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Passivation - Passivating - Chemical Passivation


Chemical Passivation

Why does stainless steel Rust? When the correct alloy has been chosen for a specific environment, and it still rusts, then something has likely affected the surface of the material. Real-world fabrication, welding and handling of stainless steel components will leave surface contaminates. These contaminates, including weld oxides and embedded particles, hinder stainless steel’s natural ability to resist corrosion. Pickling and/or Passivation can remove these surface contaminates, and allow the material to perform as it is engineered.

What is Passivation?

Passivation is the treatment of a stainless steel with a mild oxidant intended to remove free iron and other foreign matter, but which is generally not capable of the removal of heat tint or oxide scale, for the purpose of improving corrosion resistance by enhancing the formation and structure of the materials naturally forming, corrosion-resistant passive film. A material becomes passive when it becomes resistant to environmental elements such as water and air which contribute to corrosion reaction. Stainless steel and nickel alloys are auto-passivating. However, while these metals are being formed, handled or machined, trace amounts contaminates can invade the metal’s surface and effect the passive layer. The process of passivation removes any free iron, unwanted debris contaminates and oils from the surface where corrosion can initiate. This process restores the alloy to its original engineered properties, improves the appearance and extends the life of the product in many corrosive environments.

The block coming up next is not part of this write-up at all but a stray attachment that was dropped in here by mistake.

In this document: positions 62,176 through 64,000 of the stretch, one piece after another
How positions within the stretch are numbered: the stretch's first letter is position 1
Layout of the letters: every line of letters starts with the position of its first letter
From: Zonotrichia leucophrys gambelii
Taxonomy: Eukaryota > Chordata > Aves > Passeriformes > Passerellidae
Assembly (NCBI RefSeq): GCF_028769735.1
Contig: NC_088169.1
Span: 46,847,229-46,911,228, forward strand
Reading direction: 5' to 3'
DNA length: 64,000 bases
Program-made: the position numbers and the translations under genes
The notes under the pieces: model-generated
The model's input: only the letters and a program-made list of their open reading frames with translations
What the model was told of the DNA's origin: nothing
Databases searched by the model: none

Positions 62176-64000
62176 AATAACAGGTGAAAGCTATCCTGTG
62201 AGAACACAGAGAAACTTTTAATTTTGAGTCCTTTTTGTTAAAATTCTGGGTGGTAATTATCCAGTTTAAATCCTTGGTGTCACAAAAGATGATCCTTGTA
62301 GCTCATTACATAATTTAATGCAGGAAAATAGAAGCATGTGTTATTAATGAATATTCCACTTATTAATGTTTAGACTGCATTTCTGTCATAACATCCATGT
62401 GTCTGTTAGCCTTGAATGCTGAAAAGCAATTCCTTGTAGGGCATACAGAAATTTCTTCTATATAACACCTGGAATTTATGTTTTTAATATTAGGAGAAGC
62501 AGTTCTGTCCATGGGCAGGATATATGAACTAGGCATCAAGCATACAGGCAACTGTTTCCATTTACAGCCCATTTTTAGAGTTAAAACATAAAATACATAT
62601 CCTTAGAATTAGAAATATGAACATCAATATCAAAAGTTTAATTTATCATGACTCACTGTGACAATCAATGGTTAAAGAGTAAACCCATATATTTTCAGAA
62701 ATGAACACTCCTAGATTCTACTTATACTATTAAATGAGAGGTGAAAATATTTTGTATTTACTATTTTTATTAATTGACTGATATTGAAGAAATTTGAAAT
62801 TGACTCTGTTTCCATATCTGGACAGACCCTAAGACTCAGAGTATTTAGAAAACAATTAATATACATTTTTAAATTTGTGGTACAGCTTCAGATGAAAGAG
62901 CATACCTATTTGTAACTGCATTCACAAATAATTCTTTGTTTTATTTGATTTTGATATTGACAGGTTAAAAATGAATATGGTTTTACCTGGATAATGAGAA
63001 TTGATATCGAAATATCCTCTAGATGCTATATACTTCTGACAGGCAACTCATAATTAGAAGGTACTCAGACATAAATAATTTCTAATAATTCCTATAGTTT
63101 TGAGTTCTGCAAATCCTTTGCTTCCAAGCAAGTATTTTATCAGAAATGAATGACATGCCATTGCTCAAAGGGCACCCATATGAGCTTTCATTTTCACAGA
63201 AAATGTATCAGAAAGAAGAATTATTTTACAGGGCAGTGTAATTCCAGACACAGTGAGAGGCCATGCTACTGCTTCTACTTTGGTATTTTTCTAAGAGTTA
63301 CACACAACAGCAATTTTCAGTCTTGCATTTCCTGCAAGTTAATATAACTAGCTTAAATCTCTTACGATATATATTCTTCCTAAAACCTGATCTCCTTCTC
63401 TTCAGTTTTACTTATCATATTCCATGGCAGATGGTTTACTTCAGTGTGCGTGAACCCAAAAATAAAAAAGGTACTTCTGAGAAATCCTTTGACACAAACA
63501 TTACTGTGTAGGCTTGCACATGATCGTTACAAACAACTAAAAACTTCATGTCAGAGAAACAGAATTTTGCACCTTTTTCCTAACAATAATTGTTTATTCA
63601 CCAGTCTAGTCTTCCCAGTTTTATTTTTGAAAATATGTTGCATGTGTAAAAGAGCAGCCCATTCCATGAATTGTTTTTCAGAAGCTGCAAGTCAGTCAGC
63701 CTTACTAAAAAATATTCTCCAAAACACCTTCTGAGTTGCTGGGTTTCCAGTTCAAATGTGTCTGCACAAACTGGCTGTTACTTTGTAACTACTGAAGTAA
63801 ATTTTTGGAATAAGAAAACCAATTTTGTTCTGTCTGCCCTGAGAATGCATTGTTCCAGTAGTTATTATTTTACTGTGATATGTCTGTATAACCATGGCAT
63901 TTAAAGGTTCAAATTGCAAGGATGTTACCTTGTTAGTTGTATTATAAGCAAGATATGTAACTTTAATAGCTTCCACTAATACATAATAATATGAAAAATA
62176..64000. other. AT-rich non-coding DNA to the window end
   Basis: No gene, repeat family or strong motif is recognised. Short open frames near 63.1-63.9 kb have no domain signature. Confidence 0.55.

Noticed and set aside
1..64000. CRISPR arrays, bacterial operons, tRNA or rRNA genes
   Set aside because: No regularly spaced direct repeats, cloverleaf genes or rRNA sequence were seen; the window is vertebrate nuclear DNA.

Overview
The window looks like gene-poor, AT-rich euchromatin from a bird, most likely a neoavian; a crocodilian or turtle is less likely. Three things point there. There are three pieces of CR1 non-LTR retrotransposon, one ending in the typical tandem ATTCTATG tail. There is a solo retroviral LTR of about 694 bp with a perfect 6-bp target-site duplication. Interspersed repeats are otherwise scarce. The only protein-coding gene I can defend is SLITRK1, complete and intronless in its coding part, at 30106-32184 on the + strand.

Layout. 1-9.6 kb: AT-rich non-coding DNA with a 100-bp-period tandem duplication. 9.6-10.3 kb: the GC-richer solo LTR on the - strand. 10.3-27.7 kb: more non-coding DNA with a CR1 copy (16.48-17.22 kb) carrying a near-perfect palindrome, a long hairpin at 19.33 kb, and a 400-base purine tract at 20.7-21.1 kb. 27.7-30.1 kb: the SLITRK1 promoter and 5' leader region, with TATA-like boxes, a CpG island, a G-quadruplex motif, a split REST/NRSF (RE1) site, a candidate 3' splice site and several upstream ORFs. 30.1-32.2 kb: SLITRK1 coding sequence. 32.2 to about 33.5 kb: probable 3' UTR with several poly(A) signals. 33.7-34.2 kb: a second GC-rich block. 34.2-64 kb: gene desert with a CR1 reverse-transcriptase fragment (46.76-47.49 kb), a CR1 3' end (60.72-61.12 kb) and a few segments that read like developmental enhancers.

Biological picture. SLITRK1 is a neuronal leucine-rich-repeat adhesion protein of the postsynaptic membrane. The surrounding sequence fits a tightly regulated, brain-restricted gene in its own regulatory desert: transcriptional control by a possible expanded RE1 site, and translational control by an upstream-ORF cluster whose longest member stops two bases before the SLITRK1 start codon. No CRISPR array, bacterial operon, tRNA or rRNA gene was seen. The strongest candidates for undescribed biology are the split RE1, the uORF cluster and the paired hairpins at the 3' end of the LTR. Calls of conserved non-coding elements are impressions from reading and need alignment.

When to Passivate

Because real world fabrication and handling operations degrade the surface properties of the material, all corrosion resistant alloys benefit from passivation prior to going into service. Passivation may also be performed on a routine preventative maintenance schedule. Some companies schedule a routine passivation once a year while others passivate more frequently as a result of frequent high chloride levels.

Stainless Steel Passivation

Chemical passivation treatment removes free iron & contaminants and promotes the formation of a chromium-rich corrosion resistant layer...

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Passivation vs Pickling

Passivation and Pickling are two different processes, which produce different results...

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AL6XN Passivation

Harrison Electropolishing has performed passivation treatments on AL6XN with excellent results for a number of years...

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Hastelloy Passivation

Surface contaminants, including grease, dirt, iron, and other imbedded metallic particles are removed during the passivation process...

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Nickel Passivation

The presence of exogenous surface contaminants may adversely affect the engineered corrosion-resistant properties of Nickel alloys...

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Passivation Portfolio

View the Harrison passivation portfolio...

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